Don’t miss: Go river rafting down Bali’s longest river, the Ayung. Typically, the Ayung is not a “wild” river, and rafting will be more akin to a scenic floating tour. Wet season, however, sees water levels rise, offering just that bit more of an adrenalin rush. The Four Seasons Sayan offers a private rafting experience (open to in-house guests and those staying elsewhere), where participants, literally, land back at the resort’s river front pool! Make like the Obamas and raft your way through the Ayung River Valley dotted with virgin jungle, rice terraces and towering trees. 

Four Seasons Resort Bali at Sayan.


Four Seasons Resort Bali at Sayan.


Disconnect, reflect and enjoy the peace and quiet of Nyepi Day – Balinese New Year – a day of silence that only occurs in Bali. On Nyepi, everyone is expected to stay indoors (hotels and villas still have food and beverage outlets open), and no lights or candles are to be used. Just before this annual celebration, cleansing ceremonies occur through most villages and streets, while on Nyepi eve, a huge procession takes place of village-made characters meant to scare evil spirits away for another year. The next Nyepi Day falls on March 7, 2019.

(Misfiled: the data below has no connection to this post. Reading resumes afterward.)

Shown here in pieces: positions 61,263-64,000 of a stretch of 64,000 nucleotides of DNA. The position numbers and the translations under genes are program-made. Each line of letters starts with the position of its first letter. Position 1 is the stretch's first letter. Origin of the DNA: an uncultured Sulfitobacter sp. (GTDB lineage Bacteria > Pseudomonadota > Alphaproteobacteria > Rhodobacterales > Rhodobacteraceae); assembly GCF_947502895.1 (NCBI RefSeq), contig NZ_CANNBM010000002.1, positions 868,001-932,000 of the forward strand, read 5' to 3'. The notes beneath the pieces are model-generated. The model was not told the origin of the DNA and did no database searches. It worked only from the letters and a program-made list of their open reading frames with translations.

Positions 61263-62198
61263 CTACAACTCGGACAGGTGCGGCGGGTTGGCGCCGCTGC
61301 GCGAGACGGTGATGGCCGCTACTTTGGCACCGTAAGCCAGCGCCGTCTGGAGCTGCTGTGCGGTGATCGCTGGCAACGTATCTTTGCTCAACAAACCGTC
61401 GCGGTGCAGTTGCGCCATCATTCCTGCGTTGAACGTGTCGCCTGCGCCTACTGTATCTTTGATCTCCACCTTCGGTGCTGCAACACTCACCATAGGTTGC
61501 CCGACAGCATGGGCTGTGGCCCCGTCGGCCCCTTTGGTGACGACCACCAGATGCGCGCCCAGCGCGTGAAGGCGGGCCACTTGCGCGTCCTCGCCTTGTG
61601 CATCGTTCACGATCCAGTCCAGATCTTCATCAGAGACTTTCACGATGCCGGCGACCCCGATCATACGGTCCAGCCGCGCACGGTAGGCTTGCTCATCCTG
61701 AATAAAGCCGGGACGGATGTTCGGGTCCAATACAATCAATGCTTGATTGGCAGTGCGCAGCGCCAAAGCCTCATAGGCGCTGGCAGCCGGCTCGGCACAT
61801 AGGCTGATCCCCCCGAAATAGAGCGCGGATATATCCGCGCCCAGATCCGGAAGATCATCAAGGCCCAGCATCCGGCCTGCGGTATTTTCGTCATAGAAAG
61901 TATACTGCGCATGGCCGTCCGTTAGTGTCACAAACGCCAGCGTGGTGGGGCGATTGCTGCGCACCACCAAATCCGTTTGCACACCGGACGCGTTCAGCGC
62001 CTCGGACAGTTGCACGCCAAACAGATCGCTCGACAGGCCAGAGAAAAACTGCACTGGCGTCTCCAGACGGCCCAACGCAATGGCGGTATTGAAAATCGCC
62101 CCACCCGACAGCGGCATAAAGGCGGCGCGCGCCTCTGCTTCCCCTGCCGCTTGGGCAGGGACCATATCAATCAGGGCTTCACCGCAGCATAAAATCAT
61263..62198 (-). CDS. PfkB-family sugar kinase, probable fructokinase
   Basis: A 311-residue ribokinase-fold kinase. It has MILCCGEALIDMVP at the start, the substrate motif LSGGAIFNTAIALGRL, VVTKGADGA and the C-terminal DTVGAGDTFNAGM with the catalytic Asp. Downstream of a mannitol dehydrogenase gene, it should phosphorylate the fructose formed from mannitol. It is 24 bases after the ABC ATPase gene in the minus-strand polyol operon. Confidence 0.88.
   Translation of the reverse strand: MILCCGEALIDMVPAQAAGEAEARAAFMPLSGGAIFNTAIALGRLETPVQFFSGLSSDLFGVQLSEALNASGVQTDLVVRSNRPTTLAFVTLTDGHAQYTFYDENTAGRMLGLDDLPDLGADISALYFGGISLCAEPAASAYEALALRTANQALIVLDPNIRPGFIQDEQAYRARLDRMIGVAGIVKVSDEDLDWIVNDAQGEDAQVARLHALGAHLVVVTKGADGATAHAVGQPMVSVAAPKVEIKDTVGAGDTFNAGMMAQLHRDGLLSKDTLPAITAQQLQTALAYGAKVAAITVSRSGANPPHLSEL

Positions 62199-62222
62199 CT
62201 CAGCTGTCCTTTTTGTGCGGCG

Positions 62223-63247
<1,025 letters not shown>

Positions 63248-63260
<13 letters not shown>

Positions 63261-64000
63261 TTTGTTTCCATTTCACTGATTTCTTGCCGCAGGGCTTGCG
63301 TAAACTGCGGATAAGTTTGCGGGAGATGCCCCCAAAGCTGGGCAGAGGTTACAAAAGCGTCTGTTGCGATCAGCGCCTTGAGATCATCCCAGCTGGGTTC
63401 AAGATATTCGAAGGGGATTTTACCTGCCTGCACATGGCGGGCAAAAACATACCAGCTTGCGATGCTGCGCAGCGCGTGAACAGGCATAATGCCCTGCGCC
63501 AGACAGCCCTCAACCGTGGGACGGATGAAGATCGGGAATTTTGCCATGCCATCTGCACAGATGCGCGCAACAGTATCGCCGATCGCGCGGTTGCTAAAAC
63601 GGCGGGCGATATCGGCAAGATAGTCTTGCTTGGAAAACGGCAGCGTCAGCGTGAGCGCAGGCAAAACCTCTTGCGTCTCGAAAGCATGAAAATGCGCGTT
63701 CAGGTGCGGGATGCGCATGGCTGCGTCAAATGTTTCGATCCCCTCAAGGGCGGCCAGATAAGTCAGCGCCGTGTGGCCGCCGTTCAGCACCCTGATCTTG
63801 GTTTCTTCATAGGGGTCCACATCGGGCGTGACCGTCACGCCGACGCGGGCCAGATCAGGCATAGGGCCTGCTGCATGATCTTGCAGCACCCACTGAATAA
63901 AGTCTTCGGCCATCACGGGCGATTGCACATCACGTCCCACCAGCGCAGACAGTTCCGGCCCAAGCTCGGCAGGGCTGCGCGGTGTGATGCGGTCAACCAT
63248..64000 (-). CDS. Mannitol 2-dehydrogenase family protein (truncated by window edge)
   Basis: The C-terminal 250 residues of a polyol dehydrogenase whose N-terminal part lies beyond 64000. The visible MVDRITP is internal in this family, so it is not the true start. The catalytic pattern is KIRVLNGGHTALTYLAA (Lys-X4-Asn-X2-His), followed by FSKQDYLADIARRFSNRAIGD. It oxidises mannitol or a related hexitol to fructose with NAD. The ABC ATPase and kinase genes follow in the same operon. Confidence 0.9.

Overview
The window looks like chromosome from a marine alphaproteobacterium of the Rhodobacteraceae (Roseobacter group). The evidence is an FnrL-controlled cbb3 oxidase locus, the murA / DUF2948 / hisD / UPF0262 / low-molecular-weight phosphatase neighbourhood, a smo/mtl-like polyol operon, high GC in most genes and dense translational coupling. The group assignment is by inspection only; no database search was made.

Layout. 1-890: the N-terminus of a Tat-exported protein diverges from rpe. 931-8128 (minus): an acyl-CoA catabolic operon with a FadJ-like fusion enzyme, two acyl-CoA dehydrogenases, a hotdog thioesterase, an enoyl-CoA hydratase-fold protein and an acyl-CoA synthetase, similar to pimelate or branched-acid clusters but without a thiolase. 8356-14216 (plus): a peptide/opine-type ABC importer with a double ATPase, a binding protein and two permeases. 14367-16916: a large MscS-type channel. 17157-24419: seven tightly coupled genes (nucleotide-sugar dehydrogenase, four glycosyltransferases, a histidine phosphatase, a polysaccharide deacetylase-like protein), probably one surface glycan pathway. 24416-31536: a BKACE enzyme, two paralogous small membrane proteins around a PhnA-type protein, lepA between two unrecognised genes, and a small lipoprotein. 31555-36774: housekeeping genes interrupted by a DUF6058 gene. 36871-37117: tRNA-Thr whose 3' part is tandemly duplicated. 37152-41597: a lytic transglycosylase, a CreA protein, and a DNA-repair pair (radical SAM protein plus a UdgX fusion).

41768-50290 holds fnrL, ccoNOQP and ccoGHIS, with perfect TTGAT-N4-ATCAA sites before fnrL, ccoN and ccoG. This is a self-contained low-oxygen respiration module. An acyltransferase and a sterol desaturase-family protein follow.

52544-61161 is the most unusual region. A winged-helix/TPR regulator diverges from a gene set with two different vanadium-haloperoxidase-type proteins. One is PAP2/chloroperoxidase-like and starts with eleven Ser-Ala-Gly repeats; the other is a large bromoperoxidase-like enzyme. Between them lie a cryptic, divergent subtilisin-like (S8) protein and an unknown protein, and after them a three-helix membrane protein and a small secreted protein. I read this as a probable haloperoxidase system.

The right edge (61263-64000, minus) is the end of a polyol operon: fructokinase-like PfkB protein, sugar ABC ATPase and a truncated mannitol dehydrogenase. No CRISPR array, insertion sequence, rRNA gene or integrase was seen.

Following on from Nyepi Day, is the Bali Spirit Festival, a modern celebration of yoga, music and dance in lush highlands of Ubud.

A Balinese man kicks up the fire during the "Mesabatan Api" ritual ahead of Nyepi Day.

Agung Parameswara/Getty

A Balinese man kicks up the fire during the “Mesabatan Api” ritual ahead of Nyepi Day.

This article originally appeared on Traveller.